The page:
From the Trinity Journal – www.trinityjournal.com
“The 18th annual Trinity River Salmon Festival, celebrating return of the salmon, will be Saturday, Oct. 8, in Weaverville, from 10 a.m. to 4 p.m.
This celebration is held at the Highland Art Center meadow on Main Street, across from the Jake Jackson Museum.
The event opens with a traditional Native American blessing by members of the Nor-Rel-Muk Wintu Nation.
While the schedule isn’t completed, organizers have got a great lineup started with a new environmental focus, including the visiting Animal Show from Turtle Bay Exploration Park featuring up to seven native animals, tribal drumming to welcome the fish back, exploration of the salmon life cycle through games, art and science exploration, including a close-up look inside a spawner.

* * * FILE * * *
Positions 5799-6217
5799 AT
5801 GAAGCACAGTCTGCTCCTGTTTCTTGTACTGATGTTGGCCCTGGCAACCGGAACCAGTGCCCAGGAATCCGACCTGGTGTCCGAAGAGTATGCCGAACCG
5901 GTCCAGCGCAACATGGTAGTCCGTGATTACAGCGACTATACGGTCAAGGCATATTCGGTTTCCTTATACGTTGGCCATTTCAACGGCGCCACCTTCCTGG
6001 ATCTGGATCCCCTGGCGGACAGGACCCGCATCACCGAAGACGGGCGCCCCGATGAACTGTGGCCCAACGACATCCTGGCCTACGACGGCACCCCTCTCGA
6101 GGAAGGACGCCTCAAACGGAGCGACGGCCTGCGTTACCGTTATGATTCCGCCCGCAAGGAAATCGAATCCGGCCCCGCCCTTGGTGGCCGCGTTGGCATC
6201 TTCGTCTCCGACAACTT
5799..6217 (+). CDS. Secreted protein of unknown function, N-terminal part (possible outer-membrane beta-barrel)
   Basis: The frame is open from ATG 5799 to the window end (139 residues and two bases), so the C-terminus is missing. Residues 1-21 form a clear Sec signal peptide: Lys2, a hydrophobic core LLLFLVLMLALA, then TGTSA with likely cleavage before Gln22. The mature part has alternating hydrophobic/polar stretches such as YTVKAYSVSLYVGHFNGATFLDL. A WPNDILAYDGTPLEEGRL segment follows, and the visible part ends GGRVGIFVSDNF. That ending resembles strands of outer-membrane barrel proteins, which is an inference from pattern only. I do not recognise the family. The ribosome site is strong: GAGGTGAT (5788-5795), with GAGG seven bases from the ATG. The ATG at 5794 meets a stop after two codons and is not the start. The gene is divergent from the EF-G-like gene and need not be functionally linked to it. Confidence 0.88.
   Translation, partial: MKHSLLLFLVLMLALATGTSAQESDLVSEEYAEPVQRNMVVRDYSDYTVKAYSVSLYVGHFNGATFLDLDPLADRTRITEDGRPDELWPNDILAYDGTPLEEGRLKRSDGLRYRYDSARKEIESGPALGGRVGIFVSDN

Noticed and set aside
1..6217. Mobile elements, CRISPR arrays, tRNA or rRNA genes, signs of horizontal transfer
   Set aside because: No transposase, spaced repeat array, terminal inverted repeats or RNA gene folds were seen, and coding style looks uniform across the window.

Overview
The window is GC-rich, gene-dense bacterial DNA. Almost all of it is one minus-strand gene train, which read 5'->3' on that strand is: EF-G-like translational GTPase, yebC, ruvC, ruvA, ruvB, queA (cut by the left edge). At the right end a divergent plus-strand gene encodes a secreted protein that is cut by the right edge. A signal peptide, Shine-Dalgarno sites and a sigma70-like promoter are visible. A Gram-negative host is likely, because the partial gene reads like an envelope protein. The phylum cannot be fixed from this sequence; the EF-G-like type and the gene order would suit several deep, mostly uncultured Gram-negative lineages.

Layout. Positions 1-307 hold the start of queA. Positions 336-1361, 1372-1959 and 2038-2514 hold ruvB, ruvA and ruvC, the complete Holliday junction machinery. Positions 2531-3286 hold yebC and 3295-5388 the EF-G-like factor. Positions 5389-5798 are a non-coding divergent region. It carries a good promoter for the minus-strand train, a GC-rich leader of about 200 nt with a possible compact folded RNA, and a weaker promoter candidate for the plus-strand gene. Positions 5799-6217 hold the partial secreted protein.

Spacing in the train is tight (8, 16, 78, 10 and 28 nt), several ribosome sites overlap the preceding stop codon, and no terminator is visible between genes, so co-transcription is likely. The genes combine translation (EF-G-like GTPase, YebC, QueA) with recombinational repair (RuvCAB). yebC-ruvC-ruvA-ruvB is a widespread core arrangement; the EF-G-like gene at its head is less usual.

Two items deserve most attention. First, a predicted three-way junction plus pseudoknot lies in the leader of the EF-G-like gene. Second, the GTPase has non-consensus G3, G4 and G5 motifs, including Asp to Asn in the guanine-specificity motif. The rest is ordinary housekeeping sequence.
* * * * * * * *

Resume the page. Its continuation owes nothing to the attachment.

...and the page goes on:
The Trinity River Restoration Program will be showcasing new 3-D photo technology. The Bureau of Land Management and U.S. Forest Service will have crafts for kids of all ages. Salmon art by Trinity Alps Preparatory sixth-grade students will be on display and the public will vote for “People’s Choice” from the artwork.
All attendees will be treated to music by Rainy Day Picnic, Sabor and more.
Fresh caught salmon, cooked traditional style over a fire pit by tribal members, will be available along with other tasty foods. There will be locally grown pumpkins and squash for sale by Trinity County Master Gardeners, native plant sales, local vendors and entertainment all day long.
The annual Dutch Oven Cook-off will be taking place at the museum across Main Street from the meadow.
Interested vendors should contact the Trinity County Chamber of Commerce, 623-6101, to reserve a space. Natural resource agencies and nonprofit organizations should contact the Trinity County RCD at 623-6004 if interested in participating.
Sponsors of this event include Trinity River Restoration Program, Trinity County Chamber of Commerce, Trinity County Arts Council, Trinity County Resource Conservation District, Human Response Network, and many generous volunteers, including members of the California Conservation Corps.”